Chapter 10 Periglacial geohazards in the UK
Published:June 09, 2020
T. W. Berry, P. R. Fish, S. J. Price, N. W. Hadlow, 2020. "Chapter 10 Periglacial geohazards in the UK", Geological Hazards in the UK: Their Occurrence, Monitoring and Mitigation – Engineering Group Working Party Report, D. P. Giles, J. S. Griffiths
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Almost all areas of the UK have been affected by periglaciation during the Quaternary and, as such, relict periglacial geohazards can provide a significant technical and commercial risk for many civil engineering projects. The processes and products associated with periglaciation in the relict periglacial landscape of the UK are described in terms of their nature and distribution, the hazards they pose to engineering projects, and how they might be monitored and mitigated. A periglacial landsystems classification is applied here to show its application to the assessment of ground engineering hazards within upland and lowland periglacial geomorphological terrains. Techniques for the early identification of the susceptibility of a site to periglacial geohazards are discussed. These include the increased availability of high-resolution aerial imagery such as Google Earth, which has proved to be a valuable tool in periglacial geohazard identification when considered in conjunction with the more usual sources of desk study information such as geological, geomorphological and topographical publications. Descriptions of periglacial geohazards and how they might impact engineering works are presented, along with suggestions for possible monitoring and remediation strategies.
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Geological Hazards in the UK: Their Occurrence, Monitoring and Mitigation – Engineering Group Working Party Report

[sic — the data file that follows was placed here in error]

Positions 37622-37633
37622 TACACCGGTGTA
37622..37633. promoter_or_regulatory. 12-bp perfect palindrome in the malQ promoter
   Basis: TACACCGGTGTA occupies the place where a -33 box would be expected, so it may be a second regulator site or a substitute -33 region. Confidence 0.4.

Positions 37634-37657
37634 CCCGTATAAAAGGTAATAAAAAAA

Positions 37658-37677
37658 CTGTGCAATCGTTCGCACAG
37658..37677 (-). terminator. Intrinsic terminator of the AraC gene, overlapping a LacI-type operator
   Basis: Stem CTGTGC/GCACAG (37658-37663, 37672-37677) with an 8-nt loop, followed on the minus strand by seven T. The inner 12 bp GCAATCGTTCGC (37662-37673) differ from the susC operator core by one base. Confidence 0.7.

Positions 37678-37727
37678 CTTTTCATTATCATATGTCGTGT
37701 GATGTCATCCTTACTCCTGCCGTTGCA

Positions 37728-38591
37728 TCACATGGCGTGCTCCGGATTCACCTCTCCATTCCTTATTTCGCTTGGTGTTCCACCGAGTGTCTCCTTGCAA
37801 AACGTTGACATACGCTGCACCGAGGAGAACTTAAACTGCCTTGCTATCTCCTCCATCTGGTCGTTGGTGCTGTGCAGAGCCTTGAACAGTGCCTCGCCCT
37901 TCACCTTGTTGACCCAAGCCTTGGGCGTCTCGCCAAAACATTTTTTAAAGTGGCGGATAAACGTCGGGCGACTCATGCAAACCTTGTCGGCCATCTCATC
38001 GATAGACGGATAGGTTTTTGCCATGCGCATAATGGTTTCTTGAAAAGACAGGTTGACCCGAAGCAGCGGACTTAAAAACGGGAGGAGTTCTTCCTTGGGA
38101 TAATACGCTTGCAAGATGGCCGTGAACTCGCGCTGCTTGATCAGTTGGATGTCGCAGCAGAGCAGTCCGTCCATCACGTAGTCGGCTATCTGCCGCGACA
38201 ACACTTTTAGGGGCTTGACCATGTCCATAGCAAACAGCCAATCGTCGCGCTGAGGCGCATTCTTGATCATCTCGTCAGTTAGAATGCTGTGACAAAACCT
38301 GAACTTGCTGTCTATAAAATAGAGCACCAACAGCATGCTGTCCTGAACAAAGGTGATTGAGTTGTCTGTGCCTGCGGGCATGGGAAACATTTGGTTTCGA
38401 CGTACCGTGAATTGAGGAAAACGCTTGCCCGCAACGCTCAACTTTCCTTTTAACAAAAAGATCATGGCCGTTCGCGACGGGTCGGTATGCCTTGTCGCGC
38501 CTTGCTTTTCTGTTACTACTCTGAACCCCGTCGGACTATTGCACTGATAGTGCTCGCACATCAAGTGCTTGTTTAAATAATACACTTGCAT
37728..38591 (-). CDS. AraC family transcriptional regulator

The UK is perhaps unique globally in that it presents the full spectrum of geological time, stratigraphy and associated lithologies within its boundaries. With this wide range of geological assemblages comes a wide range of geological hazards, whether they be geophysical (earthquakes, effects of volcanic eruptions, tsunami, landslides), geotechnical (collapsible, compressible, liquefiable, shearing, swelling and shrinking soils), geochemical (dissolution, radon and methane gas hazards) or georesource related (coal, chalk and other mineral extraction). An awareness of these hazards and the risks that they pose is a key requirement of the engineering geologist.
The Geological Society considered that a Working Party Report would help to put the study and assessment of geohazards into the wider social context, helping the engineering geologist to better communicate the issues concerning geohazards in the UK to the client and the public. This volume sets out to define and explain these geohazards, to detail their detection, monitoring and management and to provide a basis for further research and understanding.